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Presenteeism Is On The Rise In The U.K But Who Actually Benefits?

What is presenteeism?

Presenteeism is working:

  • when you are ill
  • excessive hours with a reluctance to take time off.

Presenteeism is an accelerating trend in the U.K. The CIPD/Simplyhealth Health and Well-being at Work survey states that Presenteeism more than tripled between 2010 and 2016 and 86% of respondents to the 2018 survey said they had observed presenteeism in their organisation over the last 12 months, compared with 72% in 2016 and just 26% in 2010.

The BBC recently reported on a study by Vitality that found staff were putting aside both mental and physical health problems to attend work and more than 40% of all employees said their work was being affected by health problems – a figure that’s risen by a third over the last five years.

These studies show that not only is presenteeism on the rise in the U.K but that it has a detrimental impact on the well-being of workers and on productivity, with staff not well enough to perform to their optimum, longer recovery times from illnesses, the increased risk of passing on illnesses to co-workers, a decline in morale and serious health and safety implications.  

The increase in presenteeism is worrying for both employers and workers. The CIPD/Simplyhealth survey suggests that increased presenteeism is associated with rises in mental health and stress-related absences.

What steps can organisations take to stop this disturbing trend?

  • implementing a health and wellbeing strategy with a preventative approach and practices to promote the workforce’s well-being.
  • encouraging and incentivising managers to lead by example to show that excessive working hours are not expected or required, by leaving work on time and not sending emails or making calls to staff out of office hours.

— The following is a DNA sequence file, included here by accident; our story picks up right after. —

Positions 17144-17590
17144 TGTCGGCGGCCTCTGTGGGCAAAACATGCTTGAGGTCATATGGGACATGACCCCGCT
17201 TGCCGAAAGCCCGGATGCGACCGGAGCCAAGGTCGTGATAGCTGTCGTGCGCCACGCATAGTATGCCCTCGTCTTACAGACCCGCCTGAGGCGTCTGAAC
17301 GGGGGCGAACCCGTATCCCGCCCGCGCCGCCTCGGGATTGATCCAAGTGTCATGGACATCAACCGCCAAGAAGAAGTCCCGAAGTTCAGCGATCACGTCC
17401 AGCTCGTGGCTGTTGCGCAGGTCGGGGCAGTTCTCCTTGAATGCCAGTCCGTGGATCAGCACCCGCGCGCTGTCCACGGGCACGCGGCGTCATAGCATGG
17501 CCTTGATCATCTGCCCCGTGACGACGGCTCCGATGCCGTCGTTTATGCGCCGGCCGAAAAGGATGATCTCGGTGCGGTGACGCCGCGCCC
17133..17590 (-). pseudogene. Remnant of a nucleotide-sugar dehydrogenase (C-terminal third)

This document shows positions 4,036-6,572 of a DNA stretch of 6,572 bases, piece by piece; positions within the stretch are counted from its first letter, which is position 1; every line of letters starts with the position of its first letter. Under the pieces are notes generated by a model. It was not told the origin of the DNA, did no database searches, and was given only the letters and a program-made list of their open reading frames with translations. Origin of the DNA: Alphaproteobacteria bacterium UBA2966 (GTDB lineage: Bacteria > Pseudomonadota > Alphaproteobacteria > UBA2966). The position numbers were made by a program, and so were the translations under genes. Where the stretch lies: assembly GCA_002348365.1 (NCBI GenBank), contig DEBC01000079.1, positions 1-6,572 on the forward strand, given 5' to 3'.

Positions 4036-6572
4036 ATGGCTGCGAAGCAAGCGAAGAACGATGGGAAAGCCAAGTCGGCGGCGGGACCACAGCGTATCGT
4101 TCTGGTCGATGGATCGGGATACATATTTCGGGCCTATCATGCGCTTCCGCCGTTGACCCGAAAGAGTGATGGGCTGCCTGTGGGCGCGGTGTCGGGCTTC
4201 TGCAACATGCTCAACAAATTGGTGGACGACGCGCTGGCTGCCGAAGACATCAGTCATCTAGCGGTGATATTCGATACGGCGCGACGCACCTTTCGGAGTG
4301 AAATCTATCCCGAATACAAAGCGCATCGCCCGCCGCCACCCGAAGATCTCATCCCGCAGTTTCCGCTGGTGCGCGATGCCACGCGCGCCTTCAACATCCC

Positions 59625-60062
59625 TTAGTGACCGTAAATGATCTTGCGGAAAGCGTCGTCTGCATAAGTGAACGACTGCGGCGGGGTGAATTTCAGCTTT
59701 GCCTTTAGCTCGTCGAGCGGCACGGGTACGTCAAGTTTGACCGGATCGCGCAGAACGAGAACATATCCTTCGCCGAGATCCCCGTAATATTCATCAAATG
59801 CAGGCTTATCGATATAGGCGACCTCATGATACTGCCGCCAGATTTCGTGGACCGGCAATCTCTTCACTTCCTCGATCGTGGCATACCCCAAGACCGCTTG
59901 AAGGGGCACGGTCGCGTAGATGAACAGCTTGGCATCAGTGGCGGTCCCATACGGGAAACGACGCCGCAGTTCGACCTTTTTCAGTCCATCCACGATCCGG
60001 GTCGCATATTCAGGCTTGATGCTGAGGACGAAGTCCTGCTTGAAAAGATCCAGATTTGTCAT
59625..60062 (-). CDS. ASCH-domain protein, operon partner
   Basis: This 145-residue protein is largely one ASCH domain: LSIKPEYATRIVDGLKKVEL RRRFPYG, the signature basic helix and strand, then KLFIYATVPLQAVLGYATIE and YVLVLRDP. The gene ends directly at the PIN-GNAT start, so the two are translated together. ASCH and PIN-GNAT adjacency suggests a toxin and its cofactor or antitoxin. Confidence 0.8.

• awareness training for managers and staff to enable a better understanding of mental wellbeing in the workplace.
  • fostering a culture of openness which encourages staff to talk to managers about issues that may be concerning them which can help to prevent issues escalating.
  • practical initiatives to promote better mental and physical health such as water stations, a cycle to work scheme and relaxation areas.
  • conducting regular staff surveys that include questions about workload, job role and working hours: they can provide helpful insights into why employees are working excessive hours: this may also highlight particular “groups” of employees where presenteeism is more prevalent.
  • introducing an employee assistance programme through which staff can access advice and information confidentially.
  • implement an effective return to work programme, ensuring that the link between effective absence management and presenteeism is carefully monitored.

Employers have a duty of care to look after the health and well-being of their employees. There may be some occasions where presenteeism might be of benefit to both the employer and the employee, such as part of a carefully managed rehabilitation to work programme or a balanced integration into work for people with chronic health conditions. However, overall the argument for a healthy, engaged workforce who do not feel pressurised to work when they are not well, is clearly in the interests of all.

If you would like further guidance or support on this matter or require advice on other people management matters please contact Clover HR info@cloverhr.co.uk

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